In studies of more than 900 people by a Boston-based biotech company, their drug reduced the risk for age-related cases of respiratory diseases. Statistically clinical trial patients had 31 percent fewer respiratory infections — (colds, flu, bronchitis and pneumonia). Those with asthma had 68 percent fewer infections. People 85 and older had 67 percent fewer infections. There were fewer severe infections, too.

This drug works differently. It inhibiting an enzyme that regulates growth and metabolism in cells but goes into hyper-drive during the aging process.

A Phase 3 study of this drug started in 2019. If its results are as positive, the FDA could approve the drug for use as early as in 2021.

Other Age-Related Research

would you take these capsules every day if you could then decide how long you would

There are tons of research being done in age-related illnesses. Dementia, particularly Alzheimer’s Disease, is one of them with some promising results.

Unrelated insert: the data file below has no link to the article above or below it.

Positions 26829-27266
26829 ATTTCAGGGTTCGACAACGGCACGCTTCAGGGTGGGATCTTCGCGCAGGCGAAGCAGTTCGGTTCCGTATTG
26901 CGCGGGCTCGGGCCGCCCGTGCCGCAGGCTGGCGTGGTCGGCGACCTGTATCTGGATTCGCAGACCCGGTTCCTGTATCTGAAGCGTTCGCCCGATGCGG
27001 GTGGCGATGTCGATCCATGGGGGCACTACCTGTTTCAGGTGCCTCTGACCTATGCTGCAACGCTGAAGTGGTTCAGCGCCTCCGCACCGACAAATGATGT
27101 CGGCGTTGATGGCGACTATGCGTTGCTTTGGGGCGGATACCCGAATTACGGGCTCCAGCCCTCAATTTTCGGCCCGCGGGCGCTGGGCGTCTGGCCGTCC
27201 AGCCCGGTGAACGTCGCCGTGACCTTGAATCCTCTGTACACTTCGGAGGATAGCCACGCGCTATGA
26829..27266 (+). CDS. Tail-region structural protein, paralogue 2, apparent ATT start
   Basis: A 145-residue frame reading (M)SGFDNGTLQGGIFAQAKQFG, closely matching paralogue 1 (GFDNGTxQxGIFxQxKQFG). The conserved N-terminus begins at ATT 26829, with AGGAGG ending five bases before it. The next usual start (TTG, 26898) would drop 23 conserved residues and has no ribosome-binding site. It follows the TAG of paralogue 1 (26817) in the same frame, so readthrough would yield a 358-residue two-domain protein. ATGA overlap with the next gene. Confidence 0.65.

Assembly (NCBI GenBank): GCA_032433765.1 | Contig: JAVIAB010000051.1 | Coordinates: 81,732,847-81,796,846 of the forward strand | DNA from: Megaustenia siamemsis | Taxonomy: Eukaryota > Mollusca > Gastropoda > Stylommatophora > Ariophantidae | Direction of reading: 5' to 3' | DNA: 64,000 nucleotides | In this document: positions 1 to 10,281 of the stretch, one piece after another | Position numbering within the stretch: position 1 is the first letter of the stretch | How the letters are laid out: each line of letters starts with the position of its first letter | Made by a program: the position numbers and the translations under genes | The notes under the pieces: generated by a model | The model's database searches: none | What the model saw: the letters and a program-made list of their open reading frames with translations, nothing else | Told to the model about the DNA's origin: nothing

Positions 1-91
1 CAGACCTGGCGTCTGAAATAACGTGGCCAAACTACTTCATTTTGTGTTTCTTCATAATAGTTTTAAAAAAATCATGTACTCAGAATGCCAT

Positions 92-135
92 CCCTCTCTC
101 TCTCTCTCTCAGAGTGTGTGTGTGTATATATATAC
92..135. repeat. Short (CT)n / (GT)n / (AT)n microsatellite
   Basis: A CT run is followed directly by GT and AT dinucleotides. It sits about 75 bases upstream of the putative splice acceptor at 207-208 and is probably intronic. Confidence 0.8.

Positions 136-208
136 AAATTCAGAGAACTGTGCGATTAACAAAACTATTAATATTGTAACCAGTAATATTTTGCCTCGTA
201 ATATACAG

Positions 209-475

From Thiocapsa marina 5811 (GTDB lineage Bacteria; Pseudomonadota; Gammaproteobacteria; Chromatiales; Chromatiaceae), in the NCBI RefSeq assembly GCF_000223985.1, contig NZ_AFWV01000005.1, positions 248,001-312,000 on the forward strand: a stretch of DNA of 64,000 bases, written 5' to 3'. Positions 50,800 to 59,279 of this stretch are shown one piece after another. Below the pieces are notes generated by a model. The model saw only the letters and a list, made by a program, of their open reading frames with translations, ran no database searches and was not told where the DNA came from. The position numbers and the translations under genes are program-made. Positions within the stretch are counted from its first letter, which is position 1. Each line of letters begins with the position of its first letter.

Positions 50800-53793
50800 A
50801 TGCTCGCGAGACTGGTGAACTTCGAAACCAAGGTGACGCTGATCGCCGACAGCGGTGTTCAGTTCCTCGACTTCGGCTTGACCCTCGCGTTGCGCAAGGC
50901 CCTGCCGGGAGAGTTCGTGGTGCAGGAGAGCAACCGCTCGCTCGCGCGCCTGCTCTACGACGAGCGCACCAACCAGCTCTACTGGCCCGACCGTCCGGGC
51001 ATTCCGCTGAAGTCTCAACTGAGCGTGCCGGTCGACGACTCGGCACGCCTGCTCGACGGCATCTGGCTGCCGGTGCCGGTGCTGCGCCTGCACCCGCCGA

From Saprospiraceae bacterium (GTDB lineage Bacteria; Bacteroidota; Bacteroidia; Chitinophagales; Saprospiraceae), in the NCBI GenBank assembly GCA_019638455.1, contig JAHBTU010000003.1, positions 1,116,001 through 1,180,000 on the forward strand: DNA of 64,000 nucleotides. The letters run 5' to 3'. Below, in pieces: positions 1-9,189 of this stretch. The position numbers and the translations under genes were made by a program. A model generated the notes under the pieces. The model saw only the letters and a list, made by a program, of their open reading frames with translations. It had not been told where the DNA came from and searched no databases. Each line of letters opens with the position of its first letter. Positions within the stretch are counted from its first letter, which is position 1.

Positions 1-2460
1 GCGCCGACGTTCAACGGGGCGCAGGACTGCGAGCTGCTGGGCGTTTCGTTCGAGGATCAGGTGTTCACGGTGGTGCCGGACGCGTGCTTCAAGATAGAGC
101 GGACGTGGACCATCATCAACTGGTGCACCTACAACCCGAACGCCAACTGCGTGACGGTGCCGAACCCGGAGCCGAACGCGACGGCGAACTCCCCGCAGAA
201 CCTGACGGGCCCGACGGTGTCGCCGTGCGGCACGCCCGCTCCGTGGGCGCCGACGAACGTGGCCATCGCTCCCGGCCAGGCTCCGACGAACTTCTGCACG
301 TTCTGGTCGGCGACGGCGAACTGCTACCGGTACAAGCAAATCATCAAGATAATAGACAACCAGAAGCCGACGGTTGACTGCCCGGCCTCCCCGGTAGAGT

A drug commonly used in other countries to control diabetes in human patients also has shown promising anti-aging effects.

And there are many more drugs with the promise of having anti-aging effect.

They need more research and testing to be certain, but treatments for things we thought inevitable may be just around the corner. 

How Long Do You Want to Live?

If age-related diseases weren’t an issue, how long do you want to live? Even if these drugs don’t extend your life for another hundred years, you could live to be a healthy 85 or 100. How would that change society? Would we still retire at 65? What would happen to Social Security? How much retirement money would we need to live another 35 or 40 healthy years? So many questions that need answers. Health at 85 sounds pretty good. How long do you want to live? Would you take a pill or two if it guaranteed you’d be healthy at 85?

Organ Farms In Space

Space. The Final Frontier. Not a human friendly environment. Star Trek voyagers didn’t have to worry about injuries in space. They had a miraculous medical lab. We may not have that medical lab yet, but we’re getting there. The experiments may be small today, but someday we may have organ farms in space.

International Space Station is growing human organ tissue in space, someday we may have organ farms in space